"What is this?" said the Russian border guard at Moscow's Domodedovo International Airport as he extracted a large lump of metal from my suitcase. "I think it's part of a tractor, or something ....." I rather weakly replied. Luckily the queue behind me were very keen to get through airport security and the Russian official opted for the easiest option - and nodded me through. The piece of track from a T34 tank picked up at Prokhorovka is now proving to be a very effective paperweight.
|Part of a T34 Track from Prokhorovka Field|
Prokhorovka is remembered as the largest ever tank battle. In the collective Russian memory it was the turning point of the Battle of Kursk when the infamous Liebstandarte II SS Panzer Division was stopped in it's tracks. This point of view is immortalised on the battlefield in the form of the iconic Prokhorovka Bell Tower and the recently installed art works in front of the impressive local museum.
|Bell Tower, Prokhorovka Field|
|T34s v.s. Tigers|
The truth is somewhat different although the phenomonal achievement of the Red Army in thwarting the double fronted Axis thrust at Kursk should not be under-emphasised. We were joined by a leading expert on the battle - Professor Valerie Zumulin. Valerie's research reveals that the turning point of the battle was at Ponyri Station in the north when Model's XXXXI Panzer Corps were fought to a standstill by Soviet 13th Army. The Battle of Prokhorovka was concerned with the Soviet 5th Tank Army's counter thrust against Hausser's II SS Panzer Corps with the Liebstandarte in the defensive vanguard.
|Natalya, Katya, Sergey, Valerie, Alan & Mark|
We started our day of battlefield walking on the top of Hill 258.2 on the 3rd defence line about three kilometres south of Prokhorovka. Beyond the third line was the flat ground where the German tanks could be made ready to receive the imminent Soviet counter thrust. On the 10th July seventy five Soviet defenders held out against the lead German tanks for an astonishing six and a half hours.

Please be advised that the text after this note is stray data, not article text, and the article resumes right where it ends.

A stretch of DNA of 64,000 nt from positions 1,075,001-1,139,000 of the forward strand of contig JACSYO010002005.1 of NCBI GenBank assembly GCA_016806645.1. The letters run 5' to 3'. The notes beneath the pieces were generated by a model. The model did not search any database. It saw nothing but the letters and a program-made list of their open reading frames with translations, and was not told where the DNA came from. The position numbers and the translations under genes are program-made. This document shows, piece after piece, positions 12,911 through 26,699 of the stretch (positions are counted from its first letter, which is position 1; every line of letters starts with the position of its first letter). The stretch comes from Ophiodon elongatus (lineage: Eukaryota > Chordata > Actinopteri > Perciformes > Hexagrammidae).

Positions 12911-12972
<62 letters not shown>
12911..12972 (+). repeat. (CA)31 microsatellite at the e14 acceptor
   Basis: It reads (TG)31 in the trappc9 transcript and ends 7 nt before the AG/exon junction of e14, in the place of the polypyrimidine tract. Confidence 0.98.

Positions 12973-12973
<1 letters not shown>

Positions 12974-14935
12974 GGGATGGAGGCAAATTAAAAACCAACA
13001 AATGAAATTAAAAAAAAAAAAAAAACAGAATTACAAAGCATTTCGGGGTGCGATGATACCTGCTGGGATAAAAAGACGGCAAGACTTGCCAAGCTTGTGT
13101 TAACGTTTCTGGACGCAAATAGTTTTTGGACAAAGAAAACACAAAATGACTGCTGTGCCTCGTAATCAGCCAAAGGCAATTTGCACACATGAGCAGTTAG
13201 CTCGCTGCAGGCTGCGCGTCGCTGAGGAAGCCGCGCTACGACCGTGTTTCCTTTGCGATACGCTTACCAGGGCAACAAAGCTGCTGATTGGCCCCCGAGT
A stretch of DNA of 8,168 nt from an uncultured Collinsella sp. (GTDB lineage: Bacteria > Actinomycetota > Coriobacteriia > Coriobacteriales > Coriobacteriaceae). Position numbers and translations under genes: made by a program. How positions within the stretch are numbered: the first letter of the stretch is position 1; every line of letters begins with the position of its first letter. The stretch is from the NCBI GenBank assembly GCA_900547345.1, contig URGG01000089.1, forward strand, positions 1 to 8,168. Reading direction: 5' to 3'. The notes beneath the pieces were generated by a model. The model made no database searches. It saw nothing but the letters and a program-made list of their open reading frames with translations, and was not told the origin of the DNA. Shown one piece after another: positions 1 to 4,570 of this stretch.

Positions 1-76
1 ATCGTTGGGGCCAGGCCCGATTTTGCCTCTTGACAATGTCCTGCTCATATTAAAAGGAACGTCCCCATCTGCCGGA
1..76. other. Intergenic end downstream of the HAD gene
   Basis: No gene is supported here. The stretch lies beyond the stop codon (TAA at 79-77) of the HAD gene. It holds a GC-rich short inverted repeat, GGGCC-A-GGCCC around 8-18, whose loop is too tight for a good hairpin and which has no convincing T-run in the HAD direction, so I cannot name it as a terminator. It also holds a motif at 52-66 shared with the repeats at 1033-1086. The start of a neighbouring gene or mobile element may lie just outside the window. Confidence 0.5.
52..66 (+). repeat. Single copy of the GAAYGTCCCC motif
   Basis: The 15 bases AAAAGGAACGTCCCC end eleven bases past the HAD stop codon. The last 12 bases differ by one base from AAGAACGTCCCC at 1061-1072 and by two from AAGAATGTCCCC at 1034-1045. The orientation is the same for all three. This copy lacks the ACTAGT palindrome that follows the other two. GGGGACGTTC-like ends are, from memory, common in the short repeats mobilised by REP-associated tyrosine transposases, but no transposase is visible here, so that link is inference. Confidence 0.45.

|1 SS Panzer's Heavy Tanks 1km North of Hill 258.2|
|The Road to Prokhorovka - now raised and hardened|
The flat ground south of Prokhorovka - just to the west of the modern road and the Belgorod to Kursk railway line was the deployment position for the Liebstandarte's seventy tanks and self propelled guns (Healy has II SS Panzer Corps fielding a total of 294 tanks and self propelled guns on the 12th July - p.20, 'Zitadelle: The German Offensive Against the Kursk Salient 4-17 July 1943').
|Hill 258.2 showing lines on 11th July 1943|
The Soviet reserve 5th Tank Army (with, by Healy's reckoning, 830 tanks and self propelled guns) was poised to the north (three and a half kilometres from the modern day Bell Tower). One of the Soviet observation bunkers has been reconstructed and the roof of this bunker gives an excellent viewpoint over the flat open fields were these two echelons of tanks and armoured vehicles clashed.
|Reconstructed 5th Tank Army Observation Bunker|
The scene in this area on the 12th July is dramatically captured in the superb Belgorod Panorama. A useful stopover and orientation if, as we did, you arrive in the Kursk area by overnight train from Moscow.
We undertook three walks on the Kursk southern front. This one, the Psel Bridgehead which can be read here and the route taken by Army Detachment Kempf to the east (which will be covered in my next update). The northern front and the subsequent Soviet Kutosov offensive will be covered in future entries.
View my images of Belgorod on Flickr here.
View my images of Prokhorovka on Flickr here.